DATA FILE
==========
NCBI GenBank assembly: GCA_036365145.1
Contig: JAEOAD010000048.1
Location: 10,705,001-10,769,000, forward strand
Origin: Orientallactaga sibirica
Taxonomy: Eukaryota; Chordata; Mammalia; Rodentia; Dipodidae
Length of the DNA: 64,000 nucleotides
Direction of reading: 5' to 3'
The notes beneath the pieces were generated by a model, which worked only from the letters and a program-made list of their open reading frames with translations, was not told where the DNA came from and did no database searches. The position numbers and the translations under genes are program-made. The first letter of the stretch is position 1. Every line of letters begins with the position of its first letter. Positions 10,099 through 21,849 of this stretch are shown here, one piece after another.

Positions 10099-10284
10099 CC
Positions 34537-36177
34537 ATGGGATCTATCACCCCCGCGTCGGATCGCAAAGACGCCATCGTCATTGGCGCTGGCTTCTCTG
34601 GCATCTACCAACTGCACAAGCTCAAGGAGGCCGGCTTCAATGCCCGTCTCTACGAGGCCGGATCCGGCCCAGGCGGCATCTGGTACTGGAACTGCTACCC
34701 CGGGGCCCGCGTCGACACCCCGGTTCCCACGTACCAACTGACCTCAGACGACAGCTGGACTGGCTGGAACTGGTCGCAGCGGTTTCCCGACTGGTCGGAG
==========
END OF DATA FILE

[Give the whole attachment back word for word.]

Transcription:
NCBI GenBank assembly: GCA_036365145.1
Contig: JAEOAD010000048.1
Location: 10,705,001-10,769,000, forward strand
Origin: Orientallactaga sibirica
Taxonomy: Eukaryota; Chordata; Mammalia; Rodentia; Dipodidae
Length of the DNA: 64,000 nucleotides
Direction of reading: 5' to 3'
The notes beneath the pieces were generated by a model, which worked only from the letters and a program-made list of their open reading frames with translations, was not told where the DNA came from and did no database searches. The position numbers and the translations under genes are program-made. The first letter of the stretch is position 1. Every line of letters begins with the position of its first letter. Positions 10,099 through 21,849 of this stretch are shown here, one piece after another.

Positions 10099-10284
10099 CC
Positions 34537-36177
34537 ATGGGATCTATCACCCCCGCGTCGGATCGCAAAGACGCCATCGTCATTGGCGCTGGCTTCTCTG
34601 GCATCTACCAACTGCACAAGCTCAAGGAGGCCGGCTTCAATGCCCGTCTCTACGAGGCCGGATCCGGCCCAGGCGGCATCTGGTACTGGAACTGCTACCC
34701 CGGGGCCCGCGTCGACACCCCGGTTCCCACGTACCAACTGACCTCAGACGACAGCTGGACTGGCTGGAACTGGTCGCAGCGGTTTCCCGACTGGTCGGAG